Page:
Luttwak is less a grand political theorist in the tradition of Machiavelli or Hobbes than a skilled bricoleur of historical strategic insights. But he is sometimes mentioned in the same breath as legendary military strategists. Hes a hell of a lot smarter than Clausewitz, says Merrill McPeak, the former chief of staff of the US air force, who sought Luttwaks advice in 1990 while scheming the bombing of Iraq during the first Gulf war.His main asset is just knowing more than everyone else. Other acquaintances are more circumspect. When I think of Ed Luttwak, Zbigniew Brzezinski, who served as national security adviser to president Jimmy Carter, told me, I think of a strong intellectual, inclined towards categorical assertions, penetrating in many of their insights, but occasionally undermined by the desire to have a shock consequence on listeners. Nonetheless, hes almost always worth listening to.

In a world where almost every national government now stimulates use of strategic consultants, Luttwaks services have only increased in value. The rise of a governing culture that does its best to simulate the best practises of the business world has been of great benefit to his business. The peculiar type of counter-intuition he offers seems to have never been more in demand. His provocative public persona only contributes to the sense, among the many world leaders, military commanders and others who purchase his services, that with Luttwak they are not dealing with a business school graduate tapping into a database, but something better deliciously old-fashioned. Luttwak sweats savoir faire. He projects the image of a wise man in intimate linked with a deeper, hidden level of reality. Listening to Luttwak discuss his clients, one has the impression that he is passed around from government to government like some pleasurable, illicit stimulant.

But what makes Luttwak unusual is the fact that so many powerful people hire him in the first place. What does a 72 -year-old Romanian emigre in the Washington suburbs provide that they cannot get elsewhere?


Outside Luttwaks house in Chevy Chase, Maryland, stands a tall metal statue of the would-be Hitler assassin Claus von Stauffenberg; a large wooden totem of Nietzsche gazes out from a bay window. When I visited this spring, a helmeted figure appeared to be assembling something with industrial welding equipment through a basement window. The figure was Luttwaks elegant spouse, Dalya, who greeted me at the door while Luttwak finished shearing the bushes outside. I do sometimes worry that when I consider a vehicle moving slowly outside the house that someone has finally come to finish us off, she said. Dalya was preparing for a show in New York City, and the floor of her sculpture studio was strewn with tools and the steel rods she shapes into giant root-like structures.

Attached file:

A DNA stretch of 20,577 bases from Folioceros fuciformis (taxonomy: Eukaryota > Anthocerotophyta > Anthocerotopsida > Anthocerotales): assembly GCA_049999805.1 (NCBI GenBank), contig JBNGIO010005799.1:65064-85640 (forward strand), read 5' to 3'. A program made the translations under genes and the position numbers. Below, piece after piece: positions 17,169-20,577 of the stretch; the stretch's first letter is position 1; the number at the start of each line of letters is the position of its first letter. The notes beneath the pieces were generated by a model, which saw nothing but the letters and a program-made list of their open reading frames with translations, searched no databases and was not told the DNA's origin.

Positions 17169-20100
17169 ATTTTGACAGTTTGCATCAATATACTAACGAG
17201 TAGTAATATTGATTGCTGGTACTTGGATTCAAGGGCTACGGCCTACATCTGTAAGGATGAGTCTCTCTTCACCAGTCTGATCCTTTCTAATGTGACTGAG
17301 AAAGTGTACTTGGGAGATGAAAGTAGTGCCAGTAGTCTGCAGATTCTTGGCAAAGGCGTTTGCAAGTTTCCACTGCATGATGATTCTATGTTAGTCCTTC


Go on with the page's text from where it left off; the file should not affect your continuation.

Luttwak first came to Washington in 1969. After graduating from LSE, he followed his roommate Richard Perle the neoconservative eminence grise and consultant to Ronald Reagan and George W Bush, known in the press as the Prince of Darkness to work for a cold war thinktank called the Committee to Preserve a Prudence Defense Policy. Chaired by the former US secretary of state Dean Acheson, the committee was dedicated to wrapping rabid strategic proposals in the language of security and necessity. Luttwak now observes Washington to be a agreeably innocuous township, but he detested it when he first arrived: I recollect going to Kissingers favourite restaurant, Sans Souci, and eating food that would have been rejected by Italian PoWs.

Luttwak could never fully bend to the orthodoxies of the Beltway. He has a way of thinking outside of the box, but its so far outside of the box that you have to put a filter on it, says Paul Wolfowitz, another Iraq war architect who was also a member of Achesons committee. If you had asked Edward if he would have liked to be secretary of state, he would not have said no, says Perle, but he didnt want to rise as a bureaucrat. He wanted access to power without going to go ladders. Luttwaks relations with both men have cooled in recent decades. In Washington you are considered frivolous if you write volumes, he said. Wolfowitz and Perle were always supposed to be writing these great works, but they never did. I was deemed unserious for knowing things.

Today, Luttwaks home office contains the better part of the Loeb classical library on its shelves, interspersed ostentatiously with helmets, pistols and stray pieces of cannon. A certificate congratulating him for his contribution to the design of the Israeli Merkava tank rests above a photo of his daughter, a former Israeli soldier, driving the same tank. Luttwak expends much of his time at the computer. He follows the news closely and construes it as an ongoing comedy. At the time of my visit, Yemens Houthi insurgents had just invaded the port city of Aden. Its as if Scottish Highlanders were walking around with firearms in Mayfair, he said.

You know, I never gave George W Bush enough credit for what hes done in the Middle East, Luttwak continued. I failed to appreciate at the time that he was a strategic genius far beyond Bismarck. He ignited a religion war between Shiites and Sunnis that will occupy the region for the next 1,000 years. It was a pure stroke of magnificence!

Luttwak at home in Maryland in front of some of the books he has written and translated. Photo: Jocelyn Augustino for the Guardian

Luttwak is square-jawed and has a close crew cut of grey hair. He is in remarkably good shape for a man in his 70 s, which he attributes to a new sugarless diet. He has a mild, Mitteleuropean accent, which he supplements with a wide repertoire of gestures that call to mind the movements of an embattled crab: the fey flick of the index finger, the four-fingered pinch-of-salt jab, the fist-grenade that periodically explodes at chest level to punctuate a point.